17th century began with the famous Artusi-Monteverdi Conflict. In his work “On the Imperfections of Modern Music” he never mentions Monteverdi specifically, but it is obvious that he is aiming his critique at him and his madrigals, as well as the changes in music theory. About Monteverdi, he says “Such composers, in my opinion, have nothing but smoke in their heads if they are so impressed with themselves as to think they can corrupt, abolish, and ruin at will the good old rules handed down from days of old by so many theorists and excellent musicians, who are the very ones from whom these modern musicians have learned awkwardly to put a few notes together.” In present day terms, one could say he was ‘throwing shade’. Nevertheless classical music survived this too. Also in the 17th century, the world of classical music was overwhelmed by the use of the Figured Bass, but it was soon stigmatized as the “lazy” way by Adriano Banchieri in 1609. Later in line, at the end of the century, money took part in the conflict – classical musicians didn’t have enough profits to continue working in the Baroque period, but fortunately genius cannot be contained – in this case, the genious of Bach, Vivaldi and Handel paved the way for the popular explosion of classical music.

As surprising as it may seem, in the 18th century the controversies were aimed towards an otherwise beloved instrument – the violin, impersonated in a certain paper, and called an “abortion and pygmy”. This was in middle of 18th century, but by the beginning of the 19th the foul-speakers had a new victim – Beethoven. The true problem was that he had imitators who would “display as much harshness, as much extravagance, and as much obscurity, with the little or none of his beauty and grandeur” as stated in a letter to the Quarterly Musical Magazine and Review. By the end of the century this crisis had passed and it was time for the piano to take the blame – as Heinrich Heine exclaimed in 1843 “This piano-playing is too much to bear!”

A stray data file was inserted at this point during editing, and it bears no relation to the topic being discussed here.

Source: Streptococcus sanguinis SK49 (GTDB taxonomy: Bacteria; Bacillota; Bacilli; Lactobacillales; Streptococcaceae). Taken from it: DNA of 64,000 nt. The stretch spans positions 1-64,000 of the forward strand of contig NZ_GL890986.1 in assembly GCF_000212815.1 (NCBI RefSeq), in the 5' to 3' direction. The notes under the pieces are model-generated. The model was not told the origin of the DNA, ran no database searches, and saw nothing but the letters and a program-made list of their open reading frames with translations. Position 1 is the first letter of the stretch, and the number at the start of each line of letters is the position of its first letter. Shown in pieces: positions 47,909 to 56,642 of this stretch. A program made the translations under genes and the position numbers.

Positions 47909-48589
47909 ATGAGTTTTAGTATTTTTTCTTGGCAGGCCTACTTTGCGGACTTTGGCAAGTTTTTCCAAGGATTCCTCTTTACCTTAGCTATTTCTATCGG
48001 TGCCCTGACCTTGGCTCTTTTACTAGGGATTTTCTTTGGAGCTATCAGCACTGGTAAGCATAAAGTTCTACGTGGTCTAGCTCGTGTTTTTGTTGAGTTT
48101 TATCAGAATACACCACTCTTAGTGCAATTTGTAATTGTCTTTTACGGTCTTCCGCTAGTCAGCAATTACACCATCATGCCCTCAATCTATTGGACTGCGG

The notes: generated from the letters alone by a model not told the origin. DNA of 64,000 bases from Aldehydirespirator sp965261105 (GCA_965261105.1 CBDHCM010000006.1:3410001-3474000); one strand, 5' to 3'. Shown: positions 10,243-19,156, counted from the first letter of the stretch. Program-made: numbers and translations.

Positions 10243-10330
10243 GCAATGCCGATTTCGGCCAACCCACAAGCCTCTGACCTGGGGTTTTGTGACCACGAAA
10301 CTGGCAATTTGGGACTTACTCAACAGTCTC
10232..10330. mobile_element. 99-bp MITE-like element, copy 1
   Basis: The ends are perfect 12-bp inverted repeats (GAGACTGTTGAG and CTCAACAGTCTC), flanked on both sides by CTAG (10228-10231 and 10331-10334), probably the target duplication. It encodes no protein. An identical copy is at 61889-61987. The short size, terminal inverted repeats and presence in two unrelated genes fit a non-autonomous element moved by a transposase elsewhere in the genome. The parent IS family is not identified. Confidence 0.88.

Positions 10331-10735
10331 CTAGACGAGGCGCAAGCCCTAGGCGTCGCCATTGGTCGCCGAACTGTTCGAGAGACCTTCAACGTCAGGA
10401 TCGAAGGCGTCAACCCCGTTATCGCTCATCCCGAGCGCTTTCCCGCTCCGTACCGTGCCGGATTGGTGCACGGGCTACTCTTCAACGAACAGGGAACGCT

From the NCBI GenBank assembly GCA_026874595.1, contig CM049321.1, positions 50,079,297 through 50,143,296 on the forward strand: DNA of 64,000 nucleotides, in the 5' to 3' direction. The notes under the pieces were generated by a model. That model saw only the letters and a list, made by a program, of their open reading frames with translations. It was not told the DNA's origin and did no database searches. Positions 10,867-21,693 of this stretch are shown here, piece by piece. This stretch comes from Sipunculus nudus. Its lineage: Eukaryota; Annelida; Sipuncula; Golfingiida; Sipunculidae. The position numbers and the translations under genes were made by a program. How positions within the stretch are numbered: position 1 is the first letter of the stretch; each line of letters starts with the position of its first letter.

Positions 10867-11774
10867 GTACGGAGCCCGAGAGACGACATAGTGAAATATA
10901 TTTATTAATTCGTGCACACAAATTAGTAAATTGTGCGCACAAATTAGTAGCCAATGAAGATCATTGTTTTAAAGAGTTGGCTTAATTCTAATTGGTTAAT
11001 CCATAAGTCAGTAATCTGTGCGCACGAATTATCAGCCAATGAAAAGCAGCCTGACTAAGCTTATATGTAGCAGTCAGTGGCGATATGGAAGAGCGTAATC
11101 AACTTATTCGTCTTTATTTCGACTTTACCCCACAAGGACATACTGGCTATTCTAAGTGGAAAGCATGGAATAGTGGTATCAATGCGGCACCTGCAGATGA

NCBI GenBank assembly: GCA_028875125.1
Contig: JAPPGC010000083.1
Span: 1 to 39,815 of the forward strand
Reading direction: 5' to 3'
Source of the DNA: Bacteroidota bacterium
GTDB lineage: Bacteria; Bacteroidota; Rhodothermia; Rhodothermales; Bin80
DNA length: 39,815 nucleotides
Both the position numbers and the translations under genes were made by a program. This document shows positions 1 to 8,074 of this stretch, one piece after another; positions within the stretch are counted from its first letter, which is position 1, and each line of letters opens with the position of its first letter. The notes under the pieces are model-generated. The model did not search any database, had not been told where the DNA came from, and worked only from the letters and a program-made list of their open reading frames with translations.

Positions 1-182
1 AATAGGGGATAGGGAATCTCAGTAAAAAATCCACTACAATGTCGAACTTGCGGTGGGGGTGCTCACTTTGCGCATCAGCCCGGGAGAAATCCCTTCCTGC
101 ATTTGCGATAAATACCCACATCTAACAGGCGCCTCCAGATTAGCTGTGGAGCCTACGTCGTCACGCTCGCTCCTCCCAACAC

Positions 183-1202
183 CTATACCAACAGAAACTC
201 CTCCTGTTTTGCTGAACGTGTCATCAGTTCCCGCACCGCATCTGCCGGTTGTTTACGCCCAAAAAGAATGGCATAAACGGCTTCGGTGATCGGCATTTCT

Throughout the 20th century, the biggest problem of classical musicians was, once again, money, presented in different form and shape, or the lack of it. Other culprits from this century include Debussy, for whose music Camille Belaigue states that “it contains germs not of life and progress, but of decadence and death.” As for the instruments – the player piano was not left out of the pile and claimed to be an “injury to music” by John Philip Sousa in 1906. When the gramophone was invented in the middle of the century it was called a long and descriptive list of degrading names, which included “an epidemic of canned music” and “mechanical music” by Joseph N. Weber, who feared that because of the widespread popularity of the gramophone, orchestras would no longer be needed and musical genius will be a thing of the past. When this too passed, until the rest of the century the classical musicians’ problem were nothing but money.

With the coming of the new millennium modern technology started to threaten more and more the good old rules of classical music. The compact discs of 2009 and later on the boom of Youtube in 2013 were seen as literal weapons of destruction for classical music, especially with Seth Colter Walls’ work named “Why CDs are Killing Classical Music”. One angry pianist even exited one of his performances when he noticed that a member of the audience was filming him on a mobile phone, saying that Youtube was destroying music.

And finally, the last and most recent problem that classical music encounters – the aging audience. Demographic researches show that younger fans are not converting to classical music as they age. The last generation of classical music lovers may slowly be aging out of existence. It is up to us to change that or see it go away and be only “a thing of the past”.